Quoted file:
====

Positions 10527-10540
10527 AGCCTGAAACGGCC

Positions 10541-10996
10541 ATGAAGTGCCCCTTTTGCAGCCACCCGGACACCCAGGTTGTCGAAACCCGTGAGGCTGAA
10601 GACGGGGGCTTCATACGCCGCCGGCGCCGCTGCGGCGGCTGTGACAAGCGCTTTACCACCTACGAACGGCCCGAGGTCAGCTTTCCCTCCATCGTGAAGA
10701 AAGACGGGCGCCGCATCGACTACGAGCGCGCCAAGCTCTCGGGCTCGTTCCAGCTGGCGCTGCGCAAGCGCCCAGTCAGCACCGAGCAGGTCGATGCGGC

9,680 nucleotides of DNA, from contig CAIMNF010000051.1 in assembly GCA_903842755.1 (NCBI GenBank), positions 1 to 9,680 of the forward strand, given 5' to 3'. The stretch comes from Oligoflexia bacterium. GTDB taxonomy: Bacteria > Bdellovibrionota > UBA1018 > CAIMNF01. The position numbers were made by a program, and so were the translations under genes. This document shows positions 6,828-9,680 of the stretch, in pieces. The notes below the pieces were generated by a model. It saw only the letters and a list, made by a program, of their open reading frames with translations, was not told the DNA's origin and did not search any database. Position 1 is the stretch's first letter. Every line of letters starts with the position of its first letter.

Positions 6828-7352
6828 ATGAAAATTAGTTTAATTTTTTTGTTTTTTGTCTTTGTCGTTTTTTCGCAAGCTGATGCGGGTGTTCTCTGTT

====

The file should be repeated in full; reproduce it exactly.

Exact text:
Positions 10527-10540
10527 AGCCTGAAACGGCC

Positions 10541-10996
10541 ATGAAGTGCCCCTTTTGCAGCCACCCGGACACCCAGGTTGTCGAAACCCGTGAGGCTGAA
10601 GACGGGGGCTTCATACGCCGCCGGCGCCGCTGCGGCGGCTGTGACAAGCGCTTTACCACCTACGAACGGCCCGAGGTCAGCTTTCCCTCCATCGTGAAGA
10701 AAGACGGGCGCCGCATCGACTACGAGCGCGCCAAGCTCTCGGGCTCGTTCCAGCTGGCGCTGCGCAAGCGCCCAGTCAGCACCGAGCAGGTCGATGCGGC

9,680 nucleotides of DNA, from contig CAIMNF010000051.1 in assembly GCA_903842755.1 (NCBI GenBank), positions 1 to 9,680 of the forward strand, given 5' to 3'. The stretch comes from Oligoflexia bacterium. GTDB taxonomy: Bacteria > Bdellovibrionota > UBA1018 > CAIMNF01. The position numbers were made by a program, and so were the translations under genes. This document shows positions 6,828-9,680 of the stretch, in pieces. The notes below the pieces were generated by a model. It saw only the letters and a list, made by a program, of their open reading frames with translations, was not told the DNA's origin and did not search any database. Position 1 is the stretch's first letter. Every line of letters starts with the position of its first letter.

Positions 6828-7352
6828 ATGAAAATTAGTTTAATTTTTTTGTTTTTTGTCTTTGTCGTTTTTTCGCAAGCTGATGCGGGTGTTCTCTGTT